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Background

This is a rare neoplasm of the childhood kidney with a mean age of 2 yrs. These tumors present with an abdominal mass revealing a tumor arising within the renal medulla with smooth walled cysts. The average size of the tumor was 5.5 cm. These tumors were all treated with surgical excision and none experienced recurrence or metastasis.

Stromal tumors of the kidney comprise about 15% of pediatric renal neoplasms. Wilm's tumor comprises the majority of the pediatric kidney tumors. The importance in making the correct diagnosis in this case lies in differentiating this tumor from other stromal tumors. It is currently hypothesized that these tumors are related to Wilm's tumor. Although no tumor has behaved aggressively, longer follow-up and accumulation of additional cases is needed.

OUTLINE

Histopathological Features and Variants  
Differential Diagnosis  
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HISTOPATHOLOGICAL VARIANTS CHARACTERIZATION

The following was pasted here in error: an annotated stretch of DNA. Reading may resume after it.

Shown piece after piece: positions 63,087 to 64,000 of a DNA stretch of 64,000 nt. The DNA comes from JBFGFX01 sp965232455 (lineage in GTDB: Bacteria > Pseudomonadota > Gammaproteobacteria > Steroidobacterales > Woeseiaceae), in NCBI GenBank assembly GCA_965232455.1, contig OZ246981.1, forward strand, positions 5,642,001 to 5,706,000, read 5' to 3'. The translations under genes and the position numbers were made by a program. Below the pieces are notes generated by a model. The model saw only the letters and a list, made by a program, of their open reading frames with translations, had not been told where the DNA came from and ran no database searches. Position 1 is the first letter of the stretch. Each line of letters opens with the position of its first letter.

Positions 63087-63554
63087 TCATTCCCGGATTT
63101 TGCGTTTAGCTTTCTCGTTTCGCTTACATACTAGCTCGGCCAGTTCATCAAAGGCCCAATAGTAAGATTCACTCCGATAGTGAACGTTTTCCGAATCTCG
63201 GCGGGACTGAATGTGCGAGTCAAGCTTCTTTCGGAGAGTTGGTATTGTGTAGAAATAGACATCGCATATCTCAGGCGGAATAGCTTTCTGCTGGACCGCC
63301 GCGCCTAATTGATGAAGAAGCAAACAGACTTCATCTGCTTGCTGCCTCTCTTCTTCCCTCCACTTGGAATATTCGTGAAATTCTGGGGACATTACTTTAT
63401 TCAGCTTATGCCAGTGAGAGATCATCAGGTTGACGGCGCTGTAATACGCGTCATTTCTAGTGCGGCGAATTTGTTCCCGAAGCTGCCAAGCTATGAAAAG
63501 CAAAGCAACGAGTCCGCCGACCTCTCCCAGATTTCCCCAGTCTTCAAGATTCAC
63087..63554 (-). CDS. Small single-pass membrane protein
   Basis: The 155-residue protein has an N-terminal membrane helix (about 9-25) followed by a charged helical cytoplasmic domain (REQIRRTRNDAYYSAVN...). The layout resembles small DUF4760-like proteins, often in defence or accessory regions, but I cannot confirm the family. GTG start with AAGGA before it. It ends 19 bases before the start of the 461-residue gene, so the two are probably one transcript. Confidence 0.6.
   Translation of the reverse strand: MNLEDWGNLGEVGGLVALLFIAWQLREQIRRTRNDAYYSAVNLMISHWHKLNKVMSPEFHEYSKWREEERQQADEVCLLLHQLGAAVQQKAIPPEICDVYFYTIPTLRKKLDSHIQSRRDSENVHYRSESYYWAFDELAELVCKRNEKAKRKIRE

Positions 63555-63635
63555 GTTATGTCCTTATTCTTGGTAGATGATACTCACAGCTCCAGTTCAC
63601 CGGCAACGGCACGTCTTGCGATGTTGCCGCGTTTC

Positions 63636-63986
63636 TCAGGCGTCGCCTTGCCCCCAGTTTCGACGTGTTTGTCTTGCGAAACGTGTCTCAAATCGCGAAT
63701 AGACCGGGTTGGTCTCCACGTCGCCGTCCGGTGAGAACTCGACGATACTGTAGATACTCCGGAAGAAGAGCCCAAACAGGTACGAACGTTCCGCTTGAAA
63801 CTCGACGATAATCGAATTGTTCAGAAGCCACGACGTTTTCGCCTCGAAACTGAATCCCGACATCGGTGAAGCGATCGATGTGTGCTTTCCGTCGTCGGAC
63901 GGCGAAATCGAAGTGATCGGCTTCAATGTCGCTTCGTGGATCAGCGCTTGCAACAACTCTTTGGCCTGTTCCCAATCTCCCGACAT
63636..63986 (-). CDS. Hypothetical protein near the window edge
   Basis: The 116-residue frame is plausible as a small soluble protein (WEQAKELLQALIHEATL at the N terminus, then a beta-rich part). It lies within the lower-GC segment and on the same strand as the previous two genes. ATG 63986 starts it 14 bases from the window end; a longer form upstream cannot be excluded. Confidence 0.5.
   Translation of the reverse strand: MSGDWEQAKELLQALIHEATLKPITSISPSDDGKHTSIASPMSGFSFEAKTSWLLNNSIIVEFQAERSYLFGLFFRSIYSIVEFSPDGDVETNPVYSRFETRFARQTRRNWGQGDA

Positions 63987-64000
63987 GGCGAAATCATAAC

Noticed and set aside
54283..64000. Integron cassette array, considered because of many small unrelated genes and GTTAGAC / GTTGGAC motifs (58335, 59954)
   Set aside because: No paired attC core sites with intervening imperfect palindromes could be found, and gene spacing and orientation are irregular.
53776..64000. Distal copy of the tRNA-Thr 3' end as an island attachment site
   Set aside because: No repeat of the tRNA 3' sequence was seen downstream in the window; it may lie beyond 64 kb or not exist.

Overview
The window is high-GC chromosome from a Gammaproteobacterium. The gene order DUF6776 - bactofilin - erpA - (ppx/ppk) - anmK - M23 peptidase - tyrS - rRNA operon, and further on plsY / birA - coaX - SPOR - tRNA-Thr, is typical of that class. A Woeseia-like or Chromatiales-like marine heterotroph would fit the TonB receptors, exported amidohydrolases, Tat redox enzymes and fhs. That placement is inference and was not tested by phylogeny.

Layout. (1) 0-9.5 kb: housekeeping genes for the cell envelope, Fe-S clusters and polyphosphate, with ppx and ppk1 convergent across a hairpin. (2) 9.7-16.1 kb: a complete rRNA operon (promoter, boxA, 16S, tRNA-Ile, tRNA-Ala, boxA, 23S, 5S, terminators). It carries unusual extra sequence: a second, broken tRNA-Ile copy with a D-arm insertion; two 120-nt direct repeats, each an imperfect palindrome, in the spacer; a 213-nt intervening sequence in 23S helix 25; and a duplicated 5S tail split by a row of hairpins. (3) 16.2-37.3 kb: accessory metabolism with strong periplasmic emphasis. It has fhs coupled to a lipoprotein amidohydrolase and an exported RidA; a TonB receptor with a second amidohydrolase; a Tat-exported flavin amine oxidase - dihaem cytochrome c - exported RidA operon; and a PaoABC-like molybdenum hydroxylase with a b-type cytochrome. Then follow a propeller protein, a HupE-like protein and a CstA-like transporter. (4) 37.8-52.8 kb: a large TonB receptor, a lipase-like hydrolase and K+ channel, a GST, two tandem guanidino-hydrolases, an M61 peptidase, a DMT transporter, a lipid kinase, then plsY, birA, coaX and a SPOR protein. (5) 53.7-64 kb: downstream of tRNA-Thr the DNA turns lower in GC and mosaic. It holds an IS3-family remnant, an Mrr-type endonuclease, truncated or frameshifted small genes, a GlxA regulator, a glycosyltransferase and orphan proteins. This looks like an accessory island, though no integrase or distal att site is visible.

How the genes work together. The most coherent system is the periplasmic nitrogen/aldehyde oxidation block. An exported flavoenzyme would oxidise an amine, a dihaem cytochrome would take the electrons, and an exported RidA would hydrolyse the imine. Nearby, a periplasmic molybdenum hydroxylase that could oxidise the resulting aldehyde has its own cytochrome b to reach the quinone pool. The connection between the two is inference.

GENERAL Scalloped subtly infiltrative border
Nodular low power architecture
Prominent vasculature
May have focally high mitotic rate
CD34+, S100+

Metanephric Stromal Tumor Report of 31 Cases of a Distinctive Pediatric Renal Neoplasm

Pedram Argani, M.D.; J. Bruce Beckwith, M.D.

From the Department of Pathology, The Johns Hopkins Hospital, Baltimore, Maryland, U.S.A. (P.A.); the Department of Pathology, Loma Linda University School of Medicine, Loma Linda, California, U.S.A. (J.B.B.); and the National Wilms Tumor Study Group Pathology Center.

Am J Surg Pathol 2000;24:917-926 Abstract quote

We report 31 cases of a novel pediatric renal neoplasm, metanephric stromal tumor (MST).